By: Adam Kluger
McLeary was a New York City legend.
He was from an era that was long ago. Hard-drinking newsman. He covered the celebrity beat. His favorite film was The Sweet Smell of Success with Burt Lancaster and Tony Curtis.
McLeary had sold his soul for a glass of whiskey, Chanel #5 and a great set of legs. And he had no regrets.
He knew the city and where the biggest names went to fuck each other when nobody was looking.
He paid the doormen and the bartenders and the dry cleaners for those types of tips.
Nobody at the office ever questioned his methods or his blue-blood background or why he did what he did. He loved seeing his name and face in print almost as much as he savored the taste of Jameson on the rocks, the smell of a lady’s clove cigarette or Ornette Coleman playing on his Victrola as rain pounded down on the window of his Central Park West Apartment where he would type up his daily gossip column. The sounds of the fingers on the keys would electrify him. He was a writer even though he never did write that great American Novel.
He knew things. Things the public wanted to know. And that made him very powerful. The world of gossip had evolved over the years. There used to only be a couple of major players. Now any Tom Dick or Harry with the fucking website could write about who was sucking on one of Miley’s Cyrus’s orifices.
No matter. The real stories. The one’s that could sway an election. The one’s that could make the earth shake and companies crumble were still in his bailiwick and that was why John McLeary was still one of the most feared men in New York.
Politicians, Businessmen, Celebrities all made sure to seek him out and throw him a bone of new information, when they saw him to make sure they stayed in his good graces. The paper paid him handsomely and always made sure Mcleary had a comely young intern who could keep him happy, keep up with him at the bar, in the sack and most importantly, keep McLeary out of jail.
“I don’t care how you do it darling. Just do it. That old son of a bitch is a Golden Goose to this rag and if we lose him we might all lose our jobs.”
The pretty young interns didn’t mind.
McCleary for all his wrinkles and penchant for dropping big names and repeating stories, was a charmer. He was old school and knew how a lady liked to be treated. He was also a pleasant drunk. He would take over the bar and tell stories that would make everybody forget about TV and their mobile devices and think back to a golden age. A time when real celebrities roamed the earth and America was a different place. Where there were old fashioned ideals. McLeary’s column was the first one industry folks would read every morning on both coasts to find out who was diddling who and who might be getting fired or hired. Who was feuding and who was a crook. Yellow journalism at its finest. When his good pal “The Donald” got elected President of the United States-guess who got a late night phone call?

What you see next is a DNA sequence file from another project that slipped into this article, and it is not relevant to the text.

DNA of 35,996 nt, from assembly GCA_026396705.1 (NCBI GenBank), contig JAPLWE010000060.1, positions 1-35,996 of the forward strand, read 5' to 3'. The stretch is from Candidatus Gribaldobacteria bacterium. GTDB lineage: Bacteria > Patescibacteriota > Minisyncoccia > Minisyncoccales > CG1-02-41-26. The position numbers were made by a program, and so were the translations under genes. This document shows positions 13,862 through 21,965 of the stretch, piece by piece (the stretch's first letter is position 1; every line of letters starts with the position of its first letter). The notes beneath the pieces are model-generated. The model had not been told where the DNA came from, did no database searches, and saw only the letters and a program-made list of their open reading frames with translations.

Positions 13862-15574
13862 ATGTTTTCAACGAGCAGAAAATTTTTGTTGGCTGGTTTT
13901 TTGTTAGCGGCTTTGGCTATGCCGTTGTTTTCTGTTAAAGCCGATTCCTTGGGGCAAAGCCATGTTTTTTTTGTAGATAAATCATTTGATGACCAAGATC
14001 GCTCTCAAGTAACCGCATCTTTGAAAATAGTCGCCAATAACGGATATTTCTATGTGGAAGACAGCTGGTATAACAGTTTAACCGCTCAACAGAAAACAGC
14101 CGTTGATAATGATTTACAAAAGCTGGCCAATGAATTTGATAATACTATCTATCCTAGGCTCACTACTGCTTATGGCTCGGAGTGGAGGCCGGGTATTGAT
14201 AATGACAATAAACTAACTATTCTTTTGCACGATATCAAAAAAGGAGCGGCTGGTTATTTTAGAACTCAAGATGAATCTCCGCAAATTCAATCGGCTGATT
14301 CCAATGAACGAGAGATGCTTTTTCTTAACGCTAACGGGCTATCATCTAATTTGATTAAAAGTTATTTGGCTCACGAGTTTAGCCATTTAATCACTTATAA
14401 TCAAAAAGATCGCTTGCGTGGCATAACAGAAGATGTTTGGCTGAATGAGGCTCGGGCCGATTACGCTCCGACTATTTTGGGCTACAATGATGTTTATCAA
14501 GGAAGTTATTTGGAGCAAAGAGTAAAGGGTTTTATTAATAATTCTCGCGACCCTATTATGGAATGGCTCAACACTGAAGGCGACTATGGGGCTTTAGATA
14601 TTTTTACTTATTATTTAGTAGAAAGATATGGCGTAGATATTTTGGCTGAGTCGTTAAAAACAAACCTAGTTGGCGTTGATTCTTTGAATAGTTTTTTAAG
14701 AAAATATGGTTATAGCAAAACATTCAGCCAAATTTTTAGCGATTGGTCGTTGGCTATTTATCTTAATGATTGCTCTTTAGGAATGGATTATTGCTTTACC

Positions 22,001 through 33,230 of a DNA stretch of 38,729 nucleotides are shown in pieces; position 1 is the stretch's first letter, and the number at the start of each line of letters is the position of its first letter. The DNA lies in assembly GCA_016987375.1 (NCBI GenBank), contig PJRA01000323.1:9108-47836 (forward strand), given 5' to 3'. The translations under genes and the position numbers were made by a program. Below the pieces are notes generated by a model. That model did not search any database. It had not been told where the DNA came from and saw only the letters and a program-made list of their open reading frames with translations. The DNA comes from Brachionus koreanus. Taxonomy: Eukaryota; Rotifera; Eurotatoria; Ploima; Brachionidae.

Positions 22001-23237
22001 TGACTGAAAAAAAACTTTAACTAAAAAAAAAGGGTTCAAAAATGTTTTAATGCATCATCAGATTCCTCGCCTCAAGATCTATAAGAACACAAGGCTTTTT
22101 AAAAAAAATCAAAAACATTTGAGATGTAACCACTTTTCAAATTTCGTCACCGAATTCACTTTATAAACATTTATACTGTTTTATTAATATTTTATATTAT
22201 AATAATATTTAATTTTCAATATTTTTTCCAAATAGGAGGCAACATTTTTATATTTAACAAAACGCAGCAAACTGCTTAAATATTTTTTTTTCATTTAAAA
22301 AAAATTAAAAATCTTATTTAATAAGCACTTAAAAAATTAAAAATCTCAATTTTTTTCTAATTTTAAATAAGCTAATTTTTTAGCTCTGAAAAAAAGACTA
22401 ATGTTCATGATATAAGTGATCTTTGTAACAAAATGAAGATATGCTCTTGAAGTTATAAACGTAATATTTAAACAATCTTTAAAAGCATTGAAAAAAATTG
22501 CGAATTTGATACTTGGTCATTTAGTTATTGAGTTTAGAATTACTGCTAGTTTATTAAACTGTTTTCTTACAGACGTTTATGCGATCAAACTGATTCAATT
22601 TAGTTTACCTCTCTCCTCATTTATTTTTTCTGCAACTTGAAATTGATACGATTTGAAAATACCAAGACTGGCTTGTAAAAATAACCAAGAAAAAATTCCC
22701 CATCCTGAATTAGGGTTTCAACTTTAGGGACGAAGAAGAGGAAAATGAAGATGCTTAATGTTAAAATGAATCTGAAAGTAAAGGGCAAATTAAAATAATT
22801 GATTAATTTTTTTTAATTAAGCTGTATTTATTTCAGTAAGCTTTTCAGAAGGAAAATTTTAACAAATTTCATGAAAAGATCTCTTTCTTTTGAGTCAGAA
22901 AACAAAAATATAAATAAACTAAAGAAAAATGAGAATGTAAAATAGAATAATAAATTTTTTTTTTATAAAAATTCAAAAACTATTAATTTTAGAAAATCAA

“Hey old man we did it! Can you believe it? Remember our bet-you promised me a full page column calling me Citizen Trump–you know like the movie- now get off that intern McLeary and get back to work–this is gonna be yuuuuge!”
McLeary, uncorked a new bottle of Jameson, went to the freezer and squeezed some ice-cubes out of the tray into a glass tumbler with the gold Presidential Seal on it from another administration, and another old pal, poured, sipped, placed the tumbler near the typer, swallowed. Smiled. Some traditions are meant to be savored.
The first line was always there. He had thought about it months ago. Like Hemingway had once wrote, it all starts with one first, true line.
His office bathroom. Upon that first visit. Years ago. That first meeting before they had got to know each other he asked his loyal secretary Rhona if he could use the bathroom. McLeary knew The Donald did not like drinkers and he had tied one on the night before, like always.
Perhaps, there would be mouthwash in the men’s room. When he got in there the bathroom was not fancy. It was like a country club. But it had a manly scent to it. It smelled like musk. An old-school smell. Trump Cologne in a bottle. One that you would get in a locker-room or golf club-house. Nothing fancy. Musk. McCleary splashed on Trump Cologne on to hide the stench of alcohol oozing out of him.
A old black bathroom attendant named Sam handed him a paper towel to dry his hands. He got a dollar tip in the exchange. His simple grey uniform had a Trump logo on it with the name Sam in a red circle.
The first interview was unmemorable, except for at the beginning and end. There was no handshake as the tall, larger than life, fast-talking executive with plenty axes to grind, told McLeary about the crooks and enemies that were impeding his ability to make New York City great again. It was more of a soliloquy than a conversation. Plenty of juicy red meat and big names to spin headlines. The whole while one eye was communicating a story while another eye was giving McLeary a thorough once over. There was no smoking. There was no time for pleasantries. This was business. The business of warfare against one’s enemies and McLeary was being given the ammunition and implicit orders to do the bidding of this ambitious businessman. Before McLeary had a chance to even ask a question, Trump took a phone-call, grimaced and turned to the newsman. “Alright, McLeary-I think you got enough for at least 5 columns, right? And on your way out stop by Rhona’s desk–tell her you like our Trump Cologne–and she’ll set you up with a couple bottles…for your wino friends in the newsroom- they probably need some too. Now go.”